HOME | ARTICLES | BOOK REVIEWS | LIVE DISCUSSION | ABOUT US
Borderline Personality Disorder - A Clinical Perspective
As with other mental disorders, the causes of borderline personality disorder are complex. The name arose because of theories in the 1940s and 1950s that the disorder was on the border between neurosis and psychosis. But that view doesn't reflect current thinking. In fact, some advocacy groups have pressed for changing the name, such as calling it emotional regulation disorder.
Meanwhile, the cause of BPD remains under investigation, and there's no known way to prevent it. Possible causes include:
- Genetics. Some studies of twins and families suggest that personality disorders may be inherited.
- Environmental factors. Many people with borderline personality disorder have a history of childhood abuse, neglect and separation from caregivers or loved ones.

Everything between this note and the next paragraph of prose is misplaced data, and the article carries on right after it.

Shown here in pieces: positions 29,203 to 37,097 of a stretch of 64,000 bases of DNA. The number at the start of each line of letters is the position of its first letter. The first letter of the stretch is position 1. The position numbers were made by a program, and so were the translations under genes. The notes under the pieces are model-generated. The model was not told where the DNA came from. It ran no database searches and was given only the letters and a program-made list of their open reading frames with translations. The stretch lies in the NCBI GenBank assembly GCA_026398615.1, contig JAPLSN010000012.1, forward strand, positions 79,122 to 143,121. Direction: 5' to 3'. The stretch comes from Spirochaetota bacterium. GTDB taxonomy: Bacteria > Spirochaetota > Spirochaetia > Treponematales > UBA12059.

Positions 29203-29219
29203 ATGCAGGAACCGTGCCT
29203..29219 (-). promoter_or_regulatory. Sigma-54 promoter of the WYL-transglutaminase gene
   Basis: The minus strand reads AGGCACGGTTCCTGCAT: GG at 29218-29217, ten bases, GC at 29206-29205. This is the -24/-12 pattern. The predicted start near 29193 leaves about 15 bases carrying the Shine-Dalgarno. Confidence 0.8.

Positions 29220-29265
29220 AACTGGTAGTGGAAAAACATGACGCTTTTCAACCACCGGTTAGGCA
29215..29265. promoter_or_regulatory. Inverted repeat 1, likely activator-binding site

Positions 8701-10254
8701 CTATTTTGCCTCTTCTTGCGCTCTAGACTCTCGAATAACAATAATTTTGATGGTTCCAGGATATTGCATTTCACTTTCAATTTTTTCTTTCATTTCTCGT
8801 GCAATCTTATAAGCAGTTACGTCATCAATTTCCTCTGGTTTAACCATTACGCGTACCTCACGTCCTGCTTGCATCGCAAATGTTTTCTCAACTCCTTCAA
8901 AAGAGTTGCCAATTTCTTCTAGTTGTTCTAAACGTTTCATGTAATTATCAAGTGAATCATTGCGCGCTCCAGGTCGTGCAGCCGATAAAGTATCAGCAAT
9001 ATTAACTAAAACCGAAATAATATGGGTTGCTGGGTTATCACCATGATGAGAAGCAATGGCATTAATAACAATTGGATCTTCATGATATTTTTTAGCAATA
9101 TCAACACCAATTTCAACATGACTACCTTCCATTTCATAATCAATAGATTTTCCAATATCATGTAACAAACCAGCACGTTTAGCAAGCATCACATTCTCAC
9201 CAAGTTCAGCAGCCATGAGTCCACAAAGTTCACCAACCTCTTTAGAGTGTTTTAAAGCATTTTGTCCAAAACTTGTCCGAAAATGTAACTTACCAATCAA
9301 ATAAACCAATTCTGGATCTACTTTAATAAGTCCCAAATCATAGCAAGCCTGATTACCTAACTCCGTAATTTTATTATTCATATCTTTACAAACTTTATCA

- Brain abnormalities. Some research shows changes in certain areas of the brain involved in emotion regulation, impulsivity and aggression. In addition, certain brain chemicals that help regulate mood, such as serotonin, may not function properly.
Most likely, a combination of these issues results in borderline personality disorder.
Personality forms during childhood. It's shaped by both inherited tendencies and environmental factors, or your experiences during childhood. Some factors related to personality development can increase the risk of developing borderline personality disorder. These include:
- Hereditary predisposition. You may be at a higher risk if a close family member a mother, father or sibling has the disorder.
- Childhood abuse. Many people with the disorder report being sexually or physically abused during childhood.